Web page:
The 2011 Show NAMM
Numbers Up (Despite Ill-Timed Winter Onslaught in Eastern U.S…), More Events than in Recent Years, Positive Vibe in Orange County
Over 1,400 Visitors, NAMM reports greater than 90,000 in Attendance…
A minimal uptick in attendance (a reported three percent gain, compared to 2010) at this January’s gath- ering in Anaheim doesn’t do justice to what most experienced at the recent NAMM Show: an obvious increase in supplier-sponsored parties, product introductions, and concerts; increased (according to many) dealer presence, compared to the dreaded “Yellow badge crowd”; and – as reported by essentially all we spoke with – a definite upswing in overall mood. While the tone of the 2010 Anaheim convention could be fairly summarized as “cautiously optimistic,” this year’s meeting might be more fairly characterized as downright optimistic, without proviso.
One sign of things changing for the better that was more significant, perhaps, than the increased number of visitors to the show (90,114 – up from 87,569 last January) was the 1,417 exhibitors at this year’s gathering, including 247 first-time exhibiting companies.
“There was a palpable sense in the NAMM Show aisles that our industry is poised for recovery,” said Joe Lamond, president and CEO, NAMM. “And we hope that a robust show will serve as a springboard for our members’ success in the year ahead.”
Many, including Casio’s Stephen Schmidt, shared the upbeat sentiment: “We were very pleased, overall, with this year’s Winter NAMM. As has been re- ported by NAMM, ‘attendance’ was up, but the actual dealer traffic, as opposed to the ‘visitor’ traffic, was noticeably improved. I think that most manufac- turers will agree that the vibe was mostly upbeat with the dealers, with some saying the holidays were good or OK, not bad. I think that this was a positive sign for the upcoming selling season. Of course we must still be cautious due to the uncertain economy, but we remain optimistic.”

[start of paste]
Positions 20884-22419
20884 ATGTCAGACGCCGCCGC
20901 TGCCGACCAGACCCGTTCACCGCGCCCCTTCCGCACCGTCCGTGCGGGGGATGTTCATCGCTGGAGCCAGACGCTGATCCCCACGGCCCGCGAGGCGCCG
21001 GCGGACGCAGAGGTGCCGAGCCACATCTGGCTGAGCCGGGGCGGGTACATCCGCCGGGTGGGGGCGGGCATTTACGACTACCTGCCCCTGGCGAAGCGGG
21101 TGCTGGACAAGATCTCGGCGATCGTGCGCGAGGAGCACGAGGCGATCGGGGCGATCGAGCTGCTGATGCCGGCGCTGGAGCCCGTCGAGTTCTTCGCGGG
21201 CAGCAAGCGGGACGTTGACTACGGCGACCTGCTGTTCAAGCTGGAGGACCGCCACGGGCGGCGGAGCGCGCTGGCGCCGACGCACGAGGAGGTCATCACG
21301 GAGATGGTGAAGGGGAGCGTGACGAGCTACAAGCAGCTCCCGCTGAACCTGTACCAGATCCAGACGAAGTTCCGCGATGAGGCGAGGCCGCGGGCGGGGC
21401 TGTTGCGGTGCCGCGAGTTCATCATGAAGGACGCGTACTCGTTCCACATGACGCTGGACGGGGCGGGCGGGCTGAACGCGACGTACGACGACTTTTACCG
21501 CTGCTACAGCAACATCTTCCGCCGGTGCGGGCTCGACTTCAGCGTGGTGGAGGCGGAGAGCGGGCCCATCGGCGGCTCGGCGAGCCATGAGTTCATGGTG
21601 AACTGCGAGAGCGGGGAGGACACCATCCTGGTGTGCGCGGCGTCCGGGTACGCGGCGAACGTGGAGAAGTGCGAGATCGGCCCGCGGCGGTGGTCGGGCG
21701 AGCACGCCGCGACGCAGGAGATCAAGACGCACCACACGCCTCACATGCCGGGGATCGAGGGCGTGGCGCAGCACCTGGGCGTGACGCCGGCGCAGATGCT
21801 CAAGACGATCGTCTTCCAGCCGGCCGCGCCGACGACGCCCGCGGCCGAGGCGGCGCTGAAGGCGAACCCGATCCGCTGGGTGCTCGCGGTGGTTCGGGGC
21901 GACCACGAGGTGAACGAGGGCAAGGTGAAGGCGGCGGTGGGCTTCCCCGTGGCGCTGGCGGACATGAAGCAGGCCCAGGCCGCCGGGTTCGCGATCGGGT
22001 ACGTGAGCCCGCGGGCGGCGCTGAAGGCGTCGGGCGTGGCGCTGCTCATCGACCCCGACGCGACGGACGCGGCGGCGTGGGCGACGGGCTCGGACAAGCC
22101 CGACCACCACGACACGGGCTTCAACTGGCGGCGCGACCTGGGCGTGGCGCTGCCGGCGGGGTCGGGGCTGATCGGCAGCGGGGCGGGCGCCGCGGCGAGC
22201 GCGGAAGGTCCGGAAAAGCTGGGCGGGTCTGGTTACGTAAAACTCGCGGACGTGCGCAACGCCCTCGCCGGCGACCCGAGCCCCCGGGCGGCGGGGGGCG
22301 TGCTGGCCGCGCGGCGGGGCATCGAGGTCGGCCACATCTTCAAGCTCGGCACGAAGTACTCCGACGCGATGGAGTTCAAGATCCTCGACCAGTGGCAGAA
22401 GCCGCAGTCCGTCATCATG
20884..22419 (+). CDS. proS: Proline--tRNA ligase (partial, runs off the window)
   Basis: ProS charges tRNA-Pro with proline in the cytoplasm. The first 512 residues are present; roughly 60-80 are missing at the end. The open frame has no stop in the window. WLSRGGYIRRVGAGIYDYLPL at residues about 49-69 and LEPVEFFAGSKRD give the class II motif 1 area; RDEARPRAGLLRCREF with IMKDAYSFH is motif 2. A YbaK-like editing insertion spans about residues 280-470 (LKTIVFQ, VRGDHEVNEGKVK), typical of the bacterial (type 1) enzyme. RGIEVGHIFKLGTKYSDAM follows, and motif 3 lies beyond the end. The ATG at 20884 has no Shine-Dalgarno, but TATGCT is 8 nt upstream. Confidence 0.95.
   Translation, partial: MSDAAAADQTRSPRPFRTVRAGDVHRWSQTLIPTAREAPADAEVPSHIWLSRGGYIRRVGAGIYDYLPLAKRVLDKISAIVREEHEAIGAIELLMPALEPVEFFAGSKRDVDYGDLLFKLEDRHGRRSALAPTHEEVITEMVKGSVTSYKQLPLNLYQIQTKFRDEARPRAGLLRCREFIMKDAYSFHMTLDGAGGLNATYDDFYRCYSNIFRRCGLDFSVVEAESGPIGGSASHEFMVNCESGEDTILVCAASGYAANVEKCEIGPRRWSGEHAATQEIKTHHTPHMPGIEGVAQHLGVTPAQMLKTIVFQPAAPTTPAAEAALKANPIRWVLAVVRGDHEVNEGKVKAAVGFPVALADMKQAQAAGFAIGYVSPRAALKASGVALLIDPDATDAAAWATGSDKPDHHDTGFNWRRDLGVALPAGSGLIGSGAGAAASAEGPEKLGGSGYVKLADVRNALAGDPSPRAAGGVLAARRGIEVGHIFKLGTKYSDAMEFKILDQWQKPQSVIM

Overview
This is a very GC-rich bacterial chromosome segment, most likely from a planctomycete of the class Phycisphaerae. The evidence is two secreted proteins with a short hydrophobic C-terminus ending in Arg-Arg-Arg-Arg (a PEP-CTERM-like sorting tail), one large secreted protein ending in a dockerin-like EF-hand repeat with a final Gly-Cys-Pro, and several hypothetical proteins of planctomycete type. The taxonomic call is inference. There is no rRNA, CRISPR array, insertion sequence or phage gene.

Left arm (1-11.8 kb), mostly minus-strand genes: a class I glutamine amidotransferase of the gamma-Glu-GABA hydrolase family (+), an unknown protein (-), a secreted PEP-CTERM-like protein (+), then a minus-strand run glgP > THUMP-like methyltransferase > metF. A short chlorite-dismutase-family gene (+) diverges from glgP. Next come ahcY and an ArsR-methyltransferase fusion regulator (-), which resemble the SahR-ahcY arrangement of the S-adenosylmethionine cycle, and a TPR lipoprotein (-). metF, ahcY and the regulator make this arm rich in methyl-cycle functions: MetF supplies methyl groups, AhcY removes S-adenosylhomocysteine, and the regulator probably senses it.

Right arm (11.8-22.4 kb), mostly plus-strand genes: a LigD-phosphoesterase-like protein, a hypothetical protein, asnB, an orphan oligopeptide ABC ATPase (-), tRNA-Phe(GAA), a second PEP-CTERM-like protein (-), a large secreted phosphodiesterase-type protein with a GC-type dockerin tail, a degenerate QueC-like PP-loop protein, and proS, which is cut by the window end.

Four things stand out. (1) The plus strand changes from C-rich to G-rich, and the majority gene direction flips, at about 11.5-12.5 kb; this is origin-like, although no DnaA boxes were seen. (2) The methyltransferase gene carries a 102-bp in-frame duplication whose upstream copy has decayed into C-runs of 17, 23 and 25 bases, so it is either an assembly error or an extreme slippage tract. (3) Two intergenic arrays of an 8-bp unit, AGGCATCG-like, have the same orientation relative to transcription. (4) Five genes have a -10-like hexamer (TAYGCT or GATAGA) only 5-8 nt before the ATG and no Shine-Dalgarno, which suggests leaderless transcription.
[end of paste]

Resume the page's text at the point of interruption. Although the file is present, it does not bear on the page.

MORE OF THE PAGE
It’s also worth noting that all this posi- tivity and the increase (albeit small) in attendance numbers happened amidst one of the first in a long line of crippling winter storms affecting the Eastern U.S. “Weather issues all along the East Coast may have played a part [in overall attendance], but I don’t think that’s the entire story,” offered Tech 21’s Dale Krevins. “Reps have reported a declining dealer attendance, in general, over the past few years. I’m sure the state of the economy and expense to travel would be the main reason for not coming to NAMM. Why else would you not go?”
Like Lamond, many walked away from the convention with high expectations for the coming year. “The 2011 NAMM Show was overwhelmingly positive, based on our overall experience, as well as the feedback we received from our dealers, artists and business partners,” said Jason Padgitt, senior vice president, marketing and communications for Fender Musical Instruments Corp. “We are encouraged by the start of 2011 and are well positioned for a strong year at FMIC.”
“I believe the market will mirror the growth rate of the economy’s, but I also believe that musicians are a bit more positive than traditional business and that could reflect in a growth rate slightly better than other industry rates. Music is needed for the soul in good times as well as bad times and I think that is a pretty solid assumption moving forward,” noted LM Products’ Troy Parker.
Julie Nickel of MesseFrankfurt had a similarly encouraging outlook, saying: “The aisles seemed more crowded than I remember them being last year. People were genuinely upbeat and you could sense more optimism than in 2010… I really feel like we’ve rounded a corner… from my perspective, the musical instru- ments industry is rebounding.”
Check out our photo gallery from NAMM 2011!